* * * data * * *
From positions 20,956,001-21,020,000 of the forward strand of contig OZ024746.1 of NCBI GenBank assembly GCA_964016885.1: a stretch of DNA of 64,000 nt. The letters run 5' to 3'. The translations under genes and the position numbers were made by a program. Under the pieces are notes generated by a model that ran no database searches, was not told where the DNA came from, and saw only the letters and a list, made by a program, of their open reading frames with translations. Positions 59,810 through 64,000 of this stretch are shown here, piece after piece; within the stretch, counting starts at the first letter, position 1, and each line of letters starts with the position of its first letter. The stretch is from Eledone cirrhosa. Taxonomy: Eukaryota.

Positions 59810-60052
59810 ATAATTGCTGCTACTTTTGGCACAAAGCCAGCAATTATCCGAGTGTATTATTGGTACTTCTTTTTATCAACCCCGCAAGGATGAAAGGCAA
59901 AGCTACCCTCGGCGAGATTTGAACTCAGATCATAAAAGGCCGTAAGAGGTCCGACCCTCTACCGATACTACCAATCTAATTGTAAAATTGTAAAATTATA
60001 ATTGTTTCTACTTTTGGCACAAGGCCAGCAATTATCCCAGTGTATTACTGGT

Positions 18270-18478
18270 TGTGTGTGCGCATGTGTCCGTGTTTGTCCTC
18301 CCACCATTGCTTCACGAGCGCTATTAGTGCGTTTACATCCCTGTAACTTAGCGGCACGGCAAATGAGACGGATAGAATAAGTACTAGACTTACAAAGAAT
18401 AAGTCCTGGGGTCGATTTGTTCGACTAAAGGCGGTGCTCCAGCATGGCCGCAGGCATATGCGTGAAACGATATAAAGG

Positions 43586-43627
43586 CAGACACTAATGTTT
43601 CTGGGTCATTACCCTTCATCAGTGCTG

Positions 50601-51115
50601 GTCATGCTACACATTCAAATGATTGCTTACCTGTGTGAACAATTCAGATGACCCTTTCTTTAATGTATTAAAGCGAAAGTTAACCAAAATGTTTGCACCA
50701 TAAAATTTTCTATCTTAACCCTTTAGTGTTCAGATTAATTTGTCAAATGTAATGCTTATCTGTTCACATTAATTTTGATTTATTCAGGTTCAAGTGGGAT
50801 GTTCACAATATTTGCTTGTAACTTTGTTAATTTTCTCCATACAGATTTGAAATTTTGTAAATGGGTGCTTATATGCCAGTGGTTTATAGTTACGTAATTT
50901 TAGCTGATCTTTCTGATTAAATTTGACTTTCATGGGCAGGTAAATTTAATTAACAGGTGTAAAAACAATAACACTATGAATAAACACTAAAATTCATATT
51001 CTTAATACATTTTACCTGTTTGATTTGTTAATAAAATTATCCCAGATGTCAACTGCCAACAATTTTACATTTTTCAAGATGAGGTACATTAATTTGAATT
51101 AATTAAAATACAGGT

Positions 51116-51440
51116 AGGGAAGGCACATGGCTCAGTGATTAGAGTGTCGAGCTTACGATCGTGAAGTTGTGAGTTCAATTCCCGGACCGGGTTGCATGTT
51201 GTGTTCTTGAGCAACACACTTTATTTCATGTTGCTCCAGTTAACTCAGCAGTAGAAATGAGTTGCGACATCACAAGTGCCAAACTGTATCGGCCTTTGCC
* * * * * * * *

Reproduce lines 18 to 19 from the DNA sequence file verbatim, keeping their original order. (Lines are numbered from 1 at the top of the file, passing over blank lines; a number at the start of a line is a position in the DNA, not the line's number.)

51001 CTTAATACATTTTACCTGTTTGATTTGTTAATAAAATTATCCCAGATGTCAACTGCCAACAATTTTACATTTTTCAAGATGAGGTACATTAATTTGAATT
51101 AATTAAAATACAGGT